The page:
Despite the intensive development of the tin industry in our country, its Achilles' heel was the mineral and raw materials base. Undoubtedly, many deposits and manifestations were discovered by the efforts of Soviet geologists, while the content of tin in them was significantly lower than in foreign ones. In addition, ores often belonged to the category of difficult-to-digest and required long and costly technological chains for their processing, the deposits themselves were distinguished by complex mining and geological conditions.
The collapse of the Soviet Union in 1991 led to disastrous consequences: economic ties that had developed over the decades began to collapse, domestic prices for energy resources rose sharply. In addition, there was a global economic crisis that caused a decline in demand and a decline in world prices for tin. All of this, combined with the remoteness of mining and quarrying plants and mines from the NOC, poor logistics infrastructure and irrational transportation schemes, high interest rates on loans from commercial banks, low concentrations of metal in the ores made the mining enterprises unprofitable. As a result, in 1990-s. they had to work out only rich deposits, leaving poor ores in the depths.
Nevertheless, selective working out could not solve the problems, and the process of stopping production at mining and enrichment plants and mines went at a rapid pace. In a relatively short period of time, 15 years, Pevek, Iultinsky, Khingansky, Sherlovogorsky, Khrustalnensky, Dukat GOKs ceased functioning. The Solar GOK and Pravormiysky mine lasted the longest, but they finally got up. At the same time, there was a process of reducing output on NOK.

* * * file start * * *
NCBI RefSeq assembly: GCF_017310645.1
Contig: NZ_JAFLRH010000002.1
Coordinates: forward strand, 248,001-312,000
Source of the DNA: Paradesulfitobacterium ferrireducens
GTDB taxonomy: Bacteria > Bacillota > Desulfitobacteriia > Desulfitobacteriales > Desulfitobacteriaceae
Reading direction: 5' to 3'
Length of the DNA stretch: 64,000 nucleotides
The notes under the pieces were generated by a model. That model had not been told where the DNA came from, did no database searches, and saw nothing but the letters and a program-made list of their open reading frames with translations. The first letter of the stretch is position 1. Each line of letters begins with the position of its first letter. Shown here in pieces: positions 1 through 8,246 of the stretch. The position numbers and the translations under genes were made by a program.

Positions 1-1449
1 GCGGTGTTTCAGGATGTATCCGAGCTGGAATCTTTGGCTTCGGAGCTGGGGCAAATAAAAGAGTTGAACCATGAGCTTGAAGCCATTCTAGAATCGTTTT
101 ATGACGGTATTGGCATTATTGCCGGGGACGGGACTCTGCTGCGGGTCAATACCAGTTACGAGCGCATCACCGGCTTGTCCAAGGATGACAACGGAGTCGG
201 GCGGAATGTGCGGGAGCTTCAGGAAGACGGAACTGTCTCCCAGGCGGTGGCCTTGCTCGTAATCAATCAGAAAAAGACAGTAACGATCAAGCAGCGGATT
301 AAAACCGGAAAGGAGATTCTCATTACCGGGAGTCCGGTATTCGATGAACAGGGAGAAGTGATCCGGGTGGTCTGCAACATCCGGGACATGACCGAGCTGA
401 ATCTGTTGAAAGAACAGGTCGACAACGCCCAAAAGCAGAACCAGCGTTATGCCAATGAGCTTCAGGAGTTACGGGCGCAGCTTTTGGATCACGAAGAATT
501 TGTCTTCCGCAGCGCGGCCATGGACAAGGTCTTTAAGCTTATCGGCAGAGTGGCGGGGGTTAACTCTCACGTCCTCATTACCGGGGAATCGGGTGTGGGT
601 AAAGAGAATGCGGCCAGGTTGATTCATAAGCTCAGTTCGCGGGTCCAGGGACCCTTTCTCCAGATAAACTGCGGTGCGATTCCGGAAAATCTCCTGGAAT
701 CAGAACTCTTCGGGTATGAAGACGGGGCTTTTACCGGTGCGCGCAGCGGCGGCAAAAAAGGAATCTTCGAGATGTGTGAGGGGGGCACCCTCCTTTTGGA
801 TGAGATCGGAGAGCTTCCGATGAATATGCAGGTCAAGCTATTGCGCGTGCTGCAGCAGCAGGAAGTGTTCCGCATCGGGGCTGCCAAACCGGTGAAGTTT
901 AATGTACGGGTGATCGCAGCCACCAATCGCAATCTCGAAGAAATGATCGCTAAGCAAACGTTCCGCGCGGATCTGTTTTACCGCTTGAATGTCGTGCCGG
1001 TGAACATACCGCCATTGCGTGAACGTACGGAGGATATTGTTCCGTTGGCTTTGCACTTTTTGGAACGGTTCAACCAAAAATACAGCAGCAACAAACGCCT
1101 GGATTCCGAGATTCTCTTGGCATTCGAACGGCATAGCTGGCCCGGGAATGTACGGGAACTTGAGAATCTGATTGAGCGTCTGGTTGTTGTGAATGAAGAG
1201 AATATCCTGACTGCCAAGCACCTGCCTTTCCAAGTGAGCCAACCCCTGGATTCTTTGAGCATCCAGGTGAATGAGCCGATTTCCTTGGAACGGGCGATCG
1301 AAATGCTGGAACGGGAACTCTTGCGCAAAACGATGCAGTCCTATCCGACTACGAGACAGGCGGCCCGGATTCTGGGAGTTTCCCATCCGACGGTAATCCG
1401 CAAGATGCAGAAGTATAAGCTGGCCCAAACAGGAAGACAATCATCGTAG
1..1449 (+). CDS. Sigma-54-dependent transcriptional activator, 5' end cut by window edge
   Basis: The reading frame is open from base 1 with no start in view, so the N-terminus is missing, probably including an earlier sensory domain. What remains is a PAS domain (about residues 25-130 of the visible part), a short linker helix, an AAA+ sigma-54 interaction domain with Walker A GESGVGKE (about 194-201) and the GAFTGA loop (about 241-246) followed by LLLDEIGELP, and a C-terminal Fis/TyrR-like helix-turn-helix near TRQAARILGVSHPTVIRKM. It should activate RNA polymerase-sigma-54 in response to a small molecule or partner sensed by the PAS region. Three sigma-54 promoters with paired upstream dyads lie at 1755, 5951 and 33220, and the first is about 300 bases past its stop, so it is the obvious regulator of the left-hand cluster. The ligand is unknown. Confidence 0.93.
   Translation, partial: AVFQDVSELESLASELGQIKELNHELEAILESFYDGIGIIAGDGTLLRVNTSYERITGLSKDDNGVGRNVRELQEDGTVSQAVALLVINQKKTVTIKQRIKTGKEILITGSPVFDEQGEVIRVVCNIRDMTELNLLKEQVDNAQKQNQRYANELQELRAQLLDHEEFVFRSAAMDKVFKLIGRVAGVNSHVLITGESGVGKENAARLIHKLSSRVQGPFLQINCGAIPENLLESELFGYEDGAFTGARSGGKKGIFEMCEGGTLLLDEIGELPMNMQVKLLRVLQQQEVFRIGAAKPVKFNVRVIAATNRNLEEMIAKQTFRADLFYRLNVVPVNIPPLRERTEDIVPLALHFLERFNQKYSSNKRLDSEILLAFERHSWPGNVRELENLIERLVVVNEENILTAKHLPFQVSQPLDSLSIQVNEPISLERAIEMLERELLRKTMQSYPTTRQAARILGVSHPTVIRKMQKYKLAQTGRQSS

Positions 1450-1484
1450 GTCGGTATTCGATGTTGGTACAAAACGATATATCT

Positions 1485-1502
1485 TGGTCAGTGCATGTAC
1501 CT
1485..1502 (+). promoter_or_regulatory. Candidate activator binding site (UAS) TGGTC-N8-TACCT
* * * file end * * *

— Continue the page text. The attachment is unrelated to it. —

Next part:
However, the demand for tin in the domestic market has not disappeared. Of metallurgical enterprises, Magnitogorsk Iron and Steel Works, which produces tinplate, is a major consumer of tin. In addition, tin is in demand in the production of sheet float glass, which makes mirrors, double-glazed windows, etc. (it has an excellent smoothness in combination with the absence of optical defects). Therefore, the decline in the output of tin in Russia was offset by its increased imports.
Movements towards the recovery of the tin industry began in 2011, when an amendment was adopted to the Tax Code of Russia, nullifying the rate of the mineral extraction tax (NDPI) for conditioning tin ores in the Far Eastern Federal District for the period from 1 January 2013 on 31 December 2017 in
In 2012, the investment group Russian Funds created the Rusolovo company (now incorporated in the Seligdar holding, controlled by the Russian Funds), intended for the exploitation of tin ore deposits in the Khabarovsk Territory - Pravourmiyskoye, Festivalny and Perevalny. In 2015, it completed the renovation of the concentration plant at the Pravourmiyskoye field, in 2016, after the restoration, it launched the Solnechnaya concentrator. Plus Rusolovo modernized the transport scheme of the Molodezhny mine at the Festivalnoye deposit. As a result, the production of tin in concentrate increased - in 2016 Rusolovo produced 627 tonnes, the plan for 2017 - 1 thousand tonnes, for 2018 - 1,5 thousand tonnes. Some of the products are sold in Russia, and some - to international commodity traders NobleGroup, Traxys, Trafigura.